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Our amazing range of hearing

far too often taken for granted.

It is understandable for most of us that the science of sound is not interesting.  For most of us, good hearing is a given when we are young, but as we age, we often discover what we did earlier in life has affected our health.  The trick is to grab your attention early enough in the game to influence the outcome later in life.  At least, that is my intent, so bear with me.

In much the same way as our eyes are tuned to a narrow band of the electromagnetic spectrum we call light, the sound we hear is only part of a band framed by inaudible ultra-high and low frequencies of the sound spectrum.  This miracle of hearing is perfectly tuned to the range relevant to our existence.  And like our sense of smell, touch, taste, and sight, our hearing appears to be maintenance-free.  And that is the rub: appearances can be misleading.  But before we discuss this, let’s set the groundwork for the science of sound by defining what sound is and how sound is measured.

what is it?

Sound is energy waves carried in a media such as gases, liquids, and solids.  When these waves are a particular frequency, they fall into the audible range that our ears can convert and which we hear as sound.  How loud the sound is relates to the amplitude of the wave.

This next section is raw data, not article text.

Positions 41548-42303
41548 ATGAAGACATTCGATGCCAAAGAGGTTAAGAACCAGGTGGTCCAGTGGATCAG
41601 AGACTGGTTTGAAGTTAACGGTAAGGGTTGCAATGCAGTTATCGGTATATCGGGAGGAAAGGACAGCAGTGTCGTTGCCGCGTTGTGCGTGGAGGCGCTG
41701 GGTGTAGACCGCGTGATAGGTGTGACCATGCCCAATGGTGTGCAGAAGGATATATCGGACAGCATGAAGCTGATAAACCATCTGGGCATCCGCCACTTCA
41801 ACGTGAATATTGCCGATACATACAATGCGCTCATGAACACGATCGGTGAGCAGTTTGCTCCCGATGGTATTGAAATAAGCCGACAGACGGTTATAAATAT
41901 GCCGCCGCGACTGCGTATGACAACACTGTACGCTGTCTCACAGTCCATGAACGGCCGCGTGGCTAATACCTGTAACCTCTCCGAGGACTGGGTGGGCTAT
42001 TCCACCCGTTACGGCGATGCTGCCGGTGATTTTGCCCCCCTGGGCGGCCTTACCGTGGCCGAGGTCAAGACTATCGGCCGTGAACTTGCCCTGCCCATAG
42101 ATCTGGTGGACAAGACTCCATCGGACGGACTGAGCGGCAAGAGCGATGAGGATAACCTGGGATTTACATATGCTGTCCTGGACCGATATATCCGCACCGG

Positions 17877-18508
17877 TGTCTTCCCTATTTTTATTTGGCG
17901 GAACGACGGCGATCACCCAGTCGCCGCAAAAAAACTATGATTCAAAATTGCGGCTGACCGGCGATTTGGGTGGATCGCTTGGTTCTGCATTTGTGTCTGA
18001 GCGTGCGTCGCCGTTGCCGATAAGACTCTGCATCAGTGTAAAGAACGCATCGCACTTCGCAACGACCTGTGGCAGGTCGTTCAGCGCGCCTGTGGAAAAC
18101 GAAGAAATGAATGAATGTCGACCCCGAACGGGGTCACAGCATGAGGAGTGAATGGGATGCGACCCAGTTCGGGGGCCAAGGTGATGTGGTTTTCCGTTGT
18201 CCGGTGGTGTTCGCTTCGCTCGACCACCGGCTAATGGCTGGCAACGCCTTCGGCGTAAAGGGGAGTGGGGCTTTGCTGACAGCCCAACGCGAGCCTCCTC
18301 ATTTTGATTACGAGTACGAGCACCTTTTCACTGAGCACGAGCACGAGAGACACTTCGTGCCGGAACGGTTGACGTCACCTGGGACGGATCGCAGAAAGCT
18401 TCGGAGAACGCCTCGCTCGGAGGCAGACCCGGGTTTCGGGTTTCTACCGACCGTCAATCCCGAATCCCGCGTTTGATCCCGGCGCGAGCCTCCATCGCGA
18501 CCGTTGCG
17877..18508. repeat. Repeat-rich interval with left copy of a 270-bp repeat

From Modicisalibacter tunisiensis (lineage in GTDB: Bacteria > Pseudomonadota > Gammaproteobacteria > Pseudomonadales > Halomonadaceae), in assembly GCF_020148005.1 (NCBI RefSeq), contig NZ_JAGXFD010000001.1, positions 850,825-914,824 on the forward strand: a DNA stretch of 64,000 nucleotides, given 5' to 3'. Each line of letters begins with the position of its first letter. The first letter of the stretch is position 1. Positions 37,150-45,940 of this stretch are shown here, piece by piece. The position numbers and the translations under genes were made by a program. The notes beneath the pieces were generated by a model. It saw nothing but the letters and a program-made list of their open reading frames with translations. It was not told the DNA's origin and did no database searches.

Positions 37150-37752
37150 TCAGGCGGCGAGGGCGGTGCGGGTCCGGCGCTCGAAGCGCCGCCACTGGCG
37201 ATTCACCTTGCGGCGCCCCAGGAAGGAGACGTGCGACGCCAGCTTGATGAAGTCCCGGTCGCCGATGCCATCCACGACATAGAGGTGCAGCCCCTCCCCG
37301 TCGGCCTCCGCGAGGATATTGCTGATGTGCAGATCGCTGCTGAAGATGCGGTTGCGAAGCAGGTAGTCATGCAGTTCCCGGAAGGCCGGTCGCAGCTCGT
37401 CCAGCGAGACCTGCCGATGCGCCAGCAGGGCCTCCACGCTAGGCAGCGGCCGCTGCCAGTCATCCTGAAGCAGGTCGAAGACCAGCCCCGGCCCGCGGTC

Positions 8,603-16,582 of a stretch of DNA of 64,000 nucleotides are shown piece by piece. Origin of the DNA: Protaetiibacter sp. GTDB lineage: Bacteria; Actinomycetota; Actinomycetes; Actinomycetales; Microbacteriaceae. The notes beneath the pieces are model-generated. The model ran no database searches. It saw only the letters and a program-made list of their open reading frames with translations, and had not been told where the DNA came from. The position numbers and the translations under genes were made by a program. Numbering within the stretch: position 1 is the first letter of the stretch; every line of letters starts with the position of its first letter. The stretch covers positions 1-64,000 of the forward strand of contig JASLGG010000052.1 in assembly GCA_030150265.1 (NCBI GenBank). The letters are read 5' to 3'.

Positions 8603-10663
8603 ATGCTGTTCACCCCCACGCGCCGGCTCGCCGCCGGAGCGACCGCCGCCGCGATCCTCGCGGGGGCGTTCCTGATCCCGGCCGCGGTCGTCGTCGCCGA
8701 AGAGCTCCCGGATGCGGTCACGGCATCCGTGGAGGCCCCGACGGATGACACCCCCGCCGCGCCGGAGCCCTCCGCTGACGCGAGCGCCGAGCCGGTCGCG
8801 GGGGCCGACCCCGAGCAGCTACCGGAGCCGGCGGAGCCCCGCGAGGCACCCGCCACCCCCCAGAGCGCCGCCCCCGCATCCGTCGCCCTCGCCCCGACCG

a system to measure sound. 

The decibel (abbreviated dB) is a unit used to measure the loudness or intensity of a sound.  The scale used is logarithmic, also known as exponential,  because the human hearing range is extensive.  One can hear everything from a mosquito to the loudest clap of thunder.  If we used a conventional linear graph, the mosquito would be a little spec at the bottom of the graph, and the thunder would be off the page.  That’s why scientists use a logarithmic scale when graphing wide ranges of values.  Though calculating sound energy can be complicated, it is safe to say our ears are not a good judge of how loud it is.  If you want to get into the nuts and bolts, here is a good overview of sound intensity and levels

it boils down to this. 

In the first paragraph, I mentioned how our senses appear maintenance-free.  In the discussion of decibels and the measurement of sound just above, I stated our ears are not a good judge of sound intensity.  This means what appears to be just a little more or less sound, over the years, can make a huge difference in our hearing. 

I urge you to reduce helmet wind noise and buffeting and ride in a quiet air pocket.  Doing so will take two courses of action.  The first is to attack the source, and the second is to protect the ears.  To attack the source, read about the importance and types of wind deflectors for motorcycles and this page to see our tools to help you improve your air pocket.  The idea is to generate a quiet, smooth, comfortable air pocket and make riding enjoyable.

Additionally, for hearing protection, consider this company.  Saeng has no financial connection with them; we thought this might be an excellent place to start. 

Ride safe,
Chuck Saunders


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